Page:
3D-printed midrange and tweeter enclosures with standard front panel

I expect most innovation and prototyping to happen with midrange and tweeter enclosures. I'm specially interested on designing different waveguides for tweeters to optimize directivity and power response in room.

In order to try different midranges with different tweeters, or different enclosures for either one I have chosen few common dimensions to be used, let's call this "v1" specification:
- front panel width 160mm with 18mm rounding in corners...
- ...at bottom of tweeter enclosure and top of midrange enclosure (otherwise free shape)
- Two M5 bolts sticking out from midrange enclosure: 55mm from centerline, 40mm from front panel

Most likely at some point I will also try B&W 802 kind of round midrange enclosure without actual front panel. That will not be "modular", but naturally I'll use the same subwoofer and midbass system.

Midbass cabinet/speaker stand

I'll use 800mm heigth and 200mm width midbass enclosures made from wood. They will either server as midbass or just as an speaker stand. When used as midbass they will either be midbass in 4-way system or midrange in 3-way system combined to large (max 200mm) waveguide for tweeter.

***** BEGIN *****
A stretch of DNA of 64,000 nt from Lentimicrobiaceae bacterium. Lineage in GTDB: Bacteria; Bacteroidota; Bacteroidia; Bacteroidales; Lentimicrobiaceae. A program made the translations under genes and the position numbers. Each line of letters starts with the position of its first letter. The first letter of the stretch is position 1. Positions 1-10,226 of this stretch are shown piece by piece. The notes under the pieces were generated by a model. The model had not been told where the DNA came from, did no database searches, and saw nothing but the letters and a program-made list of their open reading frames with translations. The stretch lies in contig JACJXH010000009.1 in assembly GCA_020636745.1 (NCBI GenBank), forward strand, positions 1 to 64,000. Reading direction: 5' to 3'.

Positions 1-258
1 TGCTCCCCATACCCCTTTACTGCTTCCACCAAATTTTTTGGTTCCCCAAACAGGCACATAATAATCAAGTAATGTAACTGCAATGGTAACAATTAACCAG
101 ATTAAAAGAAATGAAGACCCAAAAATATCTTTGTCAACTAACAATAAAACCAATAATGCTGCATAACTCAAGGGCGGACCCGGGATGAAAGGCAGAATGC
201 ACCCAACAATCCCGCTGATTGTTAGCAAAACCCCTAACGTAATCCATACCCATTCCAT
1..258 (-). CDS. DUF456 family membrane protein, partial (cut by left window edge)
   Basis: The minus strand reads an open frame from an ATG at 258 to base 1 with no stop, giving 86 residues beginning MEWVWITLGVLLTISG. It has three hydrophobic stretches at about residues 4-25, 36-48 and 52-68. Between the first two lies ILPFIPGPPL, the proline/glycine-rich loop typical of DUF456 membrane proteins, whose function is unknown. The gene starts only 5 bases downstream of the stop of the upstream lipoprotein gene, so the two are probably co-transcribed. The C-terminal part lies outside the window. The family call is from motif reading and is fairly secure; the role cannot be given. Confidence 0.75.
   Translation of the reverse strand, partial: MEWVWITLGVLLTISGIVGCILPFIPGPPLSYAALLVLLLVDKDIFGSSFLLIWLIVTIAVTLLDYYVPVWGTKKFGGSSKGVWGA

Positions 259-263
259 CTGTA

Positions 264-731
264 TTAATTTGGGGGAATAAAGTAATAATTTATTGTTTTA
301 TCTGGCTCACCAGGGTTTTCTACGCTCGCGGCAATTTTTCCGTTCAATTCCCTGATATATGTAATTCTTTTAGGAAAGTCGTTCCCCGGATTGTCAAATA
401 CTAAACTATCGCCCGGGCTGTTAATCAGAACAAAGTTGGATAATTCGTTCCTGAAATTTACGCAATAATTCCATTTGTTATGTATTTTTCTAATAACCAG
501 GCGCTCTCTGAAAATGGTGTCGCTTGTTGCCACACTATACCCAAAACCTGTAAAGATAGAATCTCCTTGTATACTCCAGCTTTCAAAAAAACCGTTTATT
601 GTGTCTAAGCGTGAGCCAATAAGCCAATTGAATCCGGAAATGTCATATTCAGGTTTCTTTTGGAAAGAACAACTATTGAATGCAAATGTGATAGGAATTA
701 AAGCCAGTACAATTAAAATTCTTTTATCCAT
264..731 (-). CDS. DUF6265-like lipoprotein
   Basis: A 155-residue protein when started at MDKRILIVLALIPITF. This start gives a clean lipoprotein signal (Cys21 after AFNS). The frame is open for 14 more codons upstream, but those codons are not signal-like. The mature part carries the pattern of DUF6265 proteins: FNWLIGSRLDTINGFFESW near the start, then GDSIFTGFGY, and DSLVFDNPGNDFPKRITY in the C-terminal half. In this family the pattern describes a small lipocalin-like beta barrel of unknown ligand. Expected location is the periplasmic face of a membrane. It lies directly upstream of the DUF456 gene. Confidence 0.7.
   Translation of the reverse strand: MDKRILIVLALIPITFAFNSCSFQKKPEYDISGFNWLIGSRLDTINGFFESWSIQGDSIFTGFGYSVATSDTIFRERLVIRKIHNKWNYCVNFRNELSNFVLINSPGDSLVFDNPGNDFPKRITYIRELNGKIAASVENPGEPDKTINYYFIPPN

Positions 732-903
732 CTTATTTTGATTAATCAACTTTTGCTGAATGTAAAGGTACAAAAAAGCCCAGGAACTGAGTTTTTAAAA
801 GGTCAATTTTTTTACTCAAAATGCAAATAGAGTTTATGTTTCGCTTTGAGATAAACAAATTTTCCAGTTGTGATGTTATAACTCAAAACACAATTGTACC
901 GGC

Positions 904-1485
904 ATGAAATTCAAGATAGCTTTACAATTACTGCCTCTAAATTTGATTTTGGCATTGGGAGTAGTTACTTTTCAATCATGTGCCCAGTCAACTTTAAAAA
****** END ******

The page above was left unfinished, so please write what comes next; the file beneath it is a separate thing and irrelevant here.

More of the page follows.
Separate 3D-printed panel is used for the driver, allowing multiple different drivers to be used. Enclosure volume can be adjusted to suit the driver. Midbass always in sealed enclosure, which if full of damping material.

Subwoofers integrated part of system

The "modular" system is never intended to work without subwoofer. I see no point designing 2-way speaker, which would need to work without subwoofers and any of my main speakers never would be good or even usable by themselves.

Subwoofers are in small sealed wood cabinets, there is many of them and they are distributed in room to minimize standing waves. Small sealed enclosures are easy to place to good locations, but don't go very low: in order to compensate Linkwithz-transformer is used and each driver has ~400w power available. Subwoofers are driven with 2 amplifier channels and delays can be set to compensate different distances.